cc bowling for columbine.jpgIn the wake of the Columbine High School massacre in 1999, the intrepid documentarian Michael Moore set out to investigate the long, often volatile love affair between Americans and their firearms, uncovering the pervasive culture of fear that keeps the nation locked and loaded. Equipped with a camera and a microphone, Moore follows the trail of bullets from Littleton, Colorado, and Flint, Michigan, all the way to Kmart’s Michigan headquarters and NRA president Charlton Heston’s Beverly Hills mansion, meeting shooting survivors, militia members, mild-mannered Canadians, and musician Marilyn Manson along the way. An unprecedented popular success that helped usher in a new era in documentary filmmaking, the Oscar-winning Bowling for Columbine is a raucous, impassioned, and still tragically relevant journey through the American psyche. The director-approved special features are:

  • New high-definition digital restoration, with 2.0 surround DTS-HD Master Audio soundtrack on the Blu-ray
  • Michael Moore Makes a Movie, a new documentary featuring Moore, chief archivist Carl Deal, field producers Jeff Gibbs and Meghan O’Hara, and supervising producer Tia Lessin
  • Programs covering Moore’s return to Colorado in 2002, his 2003 Oscar win, and three film-festival Q&As with Moore
  • Excerpt from a 2002 episode of The Charlie Rose Show featuring Moore
  • Corporate Cops, a segment from Moore’s 2000 television series The Awful Truth II
  • Trailer
  • PLUS: An essay by critic Eric Hynes

Female Trouble (#929) out June 26

cc female trouble.jpgGlamour has never been more grotesque than in Female Trouble, which injects the Hollywood melodrama with anarchic decadence. Divine, director John Waters’ larger-than-life muse, engulfs the screen with charisma as Dawn Davenport—who progresses from a teenage nightmare hell-bent on getting cha-cha heels for Christmas to a fame monster whose egomaniacal impulses land her in the electric chair—in the ultimate expression of the film’s lurid mantra, “Crime is beauty.” Shot in Baltimore on 16 mm, with a cast drawn from Waters’ beloved troupe of regulars, the Dreamlanders (including Mink Stole, David Lochary, Mary Vivian Pearce, Edith Massey, and Cookie Mueller), this film, the director’s favorite of his work with Divine, comes to life through the tinsel-toned vision of production designer Vincent Peranio and costume designer/makeup artist Van Smith. An endlessly quotable fan favorite, Female Troubleoffers up perverse pleasures that never fail to satisfy. The director-approved special features are:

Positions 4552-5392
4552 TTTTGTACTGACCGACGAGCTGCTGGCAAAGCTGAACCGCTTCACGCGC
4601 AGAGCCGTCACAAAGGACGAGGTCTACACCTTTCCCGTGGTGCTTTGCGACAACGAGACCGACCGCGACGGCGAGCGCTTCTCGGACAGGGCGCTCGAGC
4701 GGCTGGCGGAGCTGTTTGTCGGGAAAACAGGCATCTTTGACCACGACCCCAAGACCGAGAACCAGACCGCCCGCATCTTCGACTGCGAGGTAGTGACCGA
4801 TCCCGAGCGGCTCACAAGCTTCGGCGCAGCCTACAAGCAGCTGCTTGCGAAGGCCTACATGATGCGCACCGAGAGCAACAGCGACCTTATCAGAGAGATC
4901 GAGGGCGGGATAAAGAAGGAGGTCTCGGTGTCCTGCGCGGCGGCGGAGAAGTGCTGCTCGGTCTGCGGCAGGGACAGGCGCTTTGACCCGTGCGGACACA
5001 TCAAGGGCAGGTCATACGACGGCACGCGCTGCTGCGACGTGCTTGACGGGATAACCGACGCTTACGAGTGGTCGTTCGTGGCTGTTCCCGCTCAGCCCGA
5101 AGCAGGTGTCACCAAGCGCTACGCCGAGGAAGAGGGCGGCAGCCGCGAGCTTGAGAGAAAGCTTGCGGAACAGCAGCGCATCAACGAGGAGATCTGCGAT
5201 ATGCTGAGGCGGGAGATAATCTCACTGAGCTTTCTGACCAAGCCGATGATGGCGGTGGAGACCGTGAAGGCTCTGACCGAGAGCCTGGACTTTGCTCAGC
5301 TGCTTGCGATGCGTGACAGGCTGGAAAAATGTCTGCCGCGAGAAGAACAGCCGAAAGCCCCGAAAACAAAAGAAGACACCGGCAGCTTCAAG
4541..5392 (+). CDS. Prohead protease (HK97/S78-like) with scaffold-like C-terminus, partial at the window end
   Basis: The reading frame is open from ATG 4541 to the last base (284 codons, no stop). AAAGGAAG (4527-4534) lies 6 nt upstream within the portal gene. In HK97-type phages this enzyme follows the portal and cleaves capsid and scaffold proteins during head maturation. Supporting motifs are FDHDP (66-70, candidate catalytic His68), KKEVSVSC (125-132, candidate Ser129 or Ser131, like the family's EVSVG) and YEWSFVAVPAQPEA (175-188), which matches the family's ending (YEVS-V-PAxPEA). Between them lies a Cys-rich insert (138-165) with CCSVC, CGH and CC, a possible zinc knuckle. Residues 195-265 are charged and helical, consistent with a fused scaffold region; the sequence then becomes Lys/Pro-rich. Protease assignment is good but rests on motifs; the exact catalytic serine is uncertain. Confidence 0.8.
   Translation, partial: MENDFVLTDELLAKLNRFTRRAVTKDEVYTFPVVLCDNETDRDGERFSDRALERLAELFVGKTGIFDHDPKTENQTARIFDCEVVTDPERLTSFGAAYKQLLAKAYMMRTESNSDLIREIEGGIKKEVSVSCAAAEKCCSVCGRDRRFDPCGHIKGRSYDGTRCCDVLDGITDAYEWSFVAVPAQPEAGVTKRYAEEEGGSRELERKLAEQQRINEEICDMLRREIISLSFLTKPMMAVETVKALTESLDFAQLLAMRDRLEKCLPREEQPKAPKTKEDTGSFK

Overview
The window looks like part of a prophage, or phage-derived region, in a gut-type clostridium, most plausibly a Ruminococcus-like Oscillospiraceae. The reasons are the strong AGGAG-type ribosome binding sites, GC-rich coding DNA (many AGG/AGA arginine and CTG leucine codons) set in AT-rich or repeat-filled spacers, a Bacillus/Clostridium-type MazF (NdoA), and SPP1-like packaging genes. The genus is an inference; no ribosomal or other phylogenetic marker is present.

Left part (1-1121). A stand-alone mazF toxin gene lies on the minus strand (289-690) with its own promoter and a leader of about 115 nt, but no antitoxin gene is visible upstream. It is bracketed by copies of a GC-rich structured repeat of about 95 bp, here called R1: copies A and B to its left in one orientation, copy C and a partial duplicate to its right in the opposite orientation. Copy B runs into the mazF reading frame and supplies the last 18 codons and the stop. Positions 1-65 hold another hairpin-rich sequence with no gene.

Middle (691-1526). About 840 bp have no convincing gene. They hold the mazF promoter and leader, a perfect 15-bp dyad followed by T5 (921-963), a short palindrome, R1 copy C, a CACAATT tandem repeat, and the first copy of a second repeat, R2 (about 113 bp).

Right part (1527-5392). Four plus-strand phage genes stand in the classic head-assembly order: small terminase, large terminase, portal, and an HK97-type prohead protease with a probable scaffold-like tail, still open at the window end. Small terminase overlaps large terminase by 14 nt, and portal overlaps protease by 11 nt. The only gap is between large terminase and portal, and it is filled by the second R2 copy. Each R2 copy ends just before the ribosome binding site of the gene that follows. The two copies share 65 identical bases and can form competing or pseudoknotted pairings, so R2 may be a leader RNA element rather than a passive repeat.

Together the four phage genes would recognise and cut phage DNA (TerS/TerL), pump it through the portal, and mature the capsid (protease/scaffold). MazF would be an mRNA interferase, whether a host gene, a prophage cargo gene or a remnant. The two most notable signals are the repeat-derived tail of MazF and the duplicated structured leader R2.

• New 4K digital restoration, supervised by director John Waters, with uncompressed monaural soundtrack on the Blu-ray
  • Audio commentary from 2004 featuring Waters
  • New conversation between Waters and critic Michael Musto
  • New and archival interviews with cast and crew members Mink Stole, Pat Moran, Vincent Peranio, Susan Lowe, Mary Vivian Pearce, and more
  • Interview from 1975 featuring Waters and cast members Stole, Divine, and David Lochary
  • Deleted scenes and alternate takes
  • Rare on-set footage
  • More!
  • PLUS: An essay by film critic Ed Halter

The Virgin Spring (#321) out June 26

cc virgin spring.jpgWinner of the Academy Award for best foreign-language film, Ingmar Bergman’s The Virgin Spring is a harrowing tale of faith, revenge, and savagery in medieval Sweden. With austere simplicity, the director tells the story of the rape and murder of the virgin Karin, and her father Töre’s ruthless pursuit of vengeance, set in motion after the killers visit the family’s farmhouse. Starring frequent Bergman collaborator and screen icon Max von Sydow, the film is both beautiful and cruel in its depiction of a world teetering between paganism and Christianity. The special features are:

  • New 2K digital restoration, with uncompressed monaural soundtrack on the Blu-ray
  • Audio commentary from 2005 by Ingmar Bergman scholar Birgitta Steene
  • New video interviews from 2005 with actors Gunnel Lindblom and Birgitta Pettersson
  • Introduction by filmmaker Ang Lee from 2005
  • An audio recording of a 1975 American Film Institute seminar by director Ingmar Bergman
  • Alternate English-dubbed soundtrack
  • PLUS: A booklet featuring essays by film scholar Peter Cowie and screenwriter Ulla Isaksson and the medieval ballad on which the film is based